We chose to start the loop heading towards Konjic. Taking the opposite direction would mean a whole-day uphill. We preferred to start this 4-day ride on a more diverse terrain and also Konjic was the place to fill up food supplies, including fresh bread and pita. Not that we managed to avoid any ascent. At first we rode uphill on a twisting narrow asphalted road, stopping a lot to rest, but mainly to give way to buses (taking a lot of time to make a turn), mini buses (driving too fast) and pick up trucks with inflatable rafts (the most common and with lots of load sticking out). The next part of this stretch continued up and downhill through mostly abandoned villages with a few small farms. Finally the descent, again steep and twisting, was much nicer. These 20 km brought us to Konjic, a place with water, food and shade. The afternoon was too hot to move and we could not resist dipping into the freezing cold Neretva.
In the centre of Konjic we turned right on the main road E73 towards Sarajevo. We continued in this direction just for 4 km and turned right again in the village of Živašnica (there’s a gas station called Petrol just opposite the turn).
We found ourselves on a narrow road and in a way left the civilization. Small villages that we passed this afternoon while pedaling up an increasing incline were almost completely abandoned. Only after the sunset we arrived to the first bigger village of Džepi. It was high time to find a place to pitch the tent.
At the far end of the village we came across a shepherd coming back home with his sheep. We asked him about a place to camp, as it was hard to notice a flat piece of land. Boro didn’t hesitate for a single moment, picked us up and brought to his modest yard. There we met Dana, his wife and the head of the family. With smile and peace in her eyes, she didn’t want to hear about us sleeping in the tent. Soon both of them made us feel not like bike travellers looking for help but as if we were long awaited guests. During dinner, a friendship was born and when Dana took us to our bedroom, we already felt like part of the family.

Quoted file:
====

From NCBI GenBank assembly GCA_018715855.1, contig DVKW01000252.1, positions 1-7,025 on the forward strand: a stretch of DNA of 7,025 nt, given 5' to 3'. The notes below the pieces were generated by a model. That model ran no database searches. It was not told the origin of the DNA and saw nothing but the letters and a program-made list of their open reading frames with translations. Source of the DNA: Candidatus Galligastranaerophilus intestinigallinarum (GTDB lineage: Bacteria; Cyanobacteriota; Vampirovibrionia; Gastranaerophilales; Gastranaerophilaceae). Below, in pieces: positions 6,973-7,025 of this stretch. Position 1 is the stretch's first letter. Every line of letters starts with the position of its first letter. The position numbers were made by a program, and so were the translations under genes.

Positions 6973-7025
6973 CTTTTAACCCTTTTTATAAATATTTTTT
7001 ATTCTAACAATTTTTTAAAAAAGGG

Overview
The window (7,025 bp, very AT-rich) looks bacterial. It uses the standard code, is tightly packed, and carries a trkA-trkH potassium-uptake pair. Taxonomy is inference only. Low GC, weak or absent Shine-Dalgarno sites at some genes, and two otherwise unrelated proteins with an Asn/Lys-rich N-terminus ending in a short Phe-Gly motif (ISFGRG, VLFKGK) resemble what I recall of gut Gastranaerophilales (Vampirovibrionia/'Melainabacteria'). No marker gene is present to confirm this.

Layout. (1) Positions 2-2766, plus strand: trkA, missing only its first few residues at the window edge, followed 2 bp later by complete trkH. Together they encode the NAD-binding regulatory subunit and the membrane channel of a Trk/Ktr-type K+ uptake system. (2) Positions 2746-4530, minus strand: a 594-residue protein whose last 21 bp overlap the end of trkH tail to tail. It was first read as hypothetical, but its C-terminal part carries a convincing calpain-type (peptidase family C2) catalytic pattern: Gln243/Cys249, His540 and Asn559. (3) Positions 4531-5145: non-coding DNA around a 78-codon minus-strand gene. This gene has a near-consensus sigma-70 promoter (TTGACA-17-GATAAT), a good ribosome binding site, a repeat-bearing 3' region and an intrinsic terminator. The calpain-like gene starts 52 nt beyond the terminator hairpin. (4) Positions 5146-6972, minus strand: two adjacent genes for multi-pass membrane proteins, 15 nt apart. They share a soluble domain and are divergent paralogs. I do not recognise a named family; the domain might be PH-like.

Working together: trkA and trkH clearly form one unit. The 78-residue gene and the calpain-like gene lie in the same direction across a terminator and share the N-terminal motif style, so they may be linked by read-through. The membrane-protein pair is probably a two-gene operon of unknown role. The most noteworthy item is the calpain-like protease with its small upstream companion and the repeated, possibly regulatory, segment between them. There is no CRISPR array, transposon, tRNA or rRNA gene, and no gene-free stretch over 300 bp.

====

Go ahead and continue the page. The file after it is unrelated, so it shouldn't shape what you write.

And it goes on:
Džepi – Lukomir (19 km)
We were delighted with the new companion, but also sad to be parting ways. Dana and Boro wouldn’t have let us leave without a big piece of home made cheese and a loaf of bread in the paneers. Riding up a steep hill was still quite easy on the asphalted road to Vrdolje, but not anymore once it turned into gravel. We had no choice but to push the loaded bikes that persistently resisted against the stones. We tried to move our focus from the road hardships to the landscape that became more and more spectacular with every passing meter.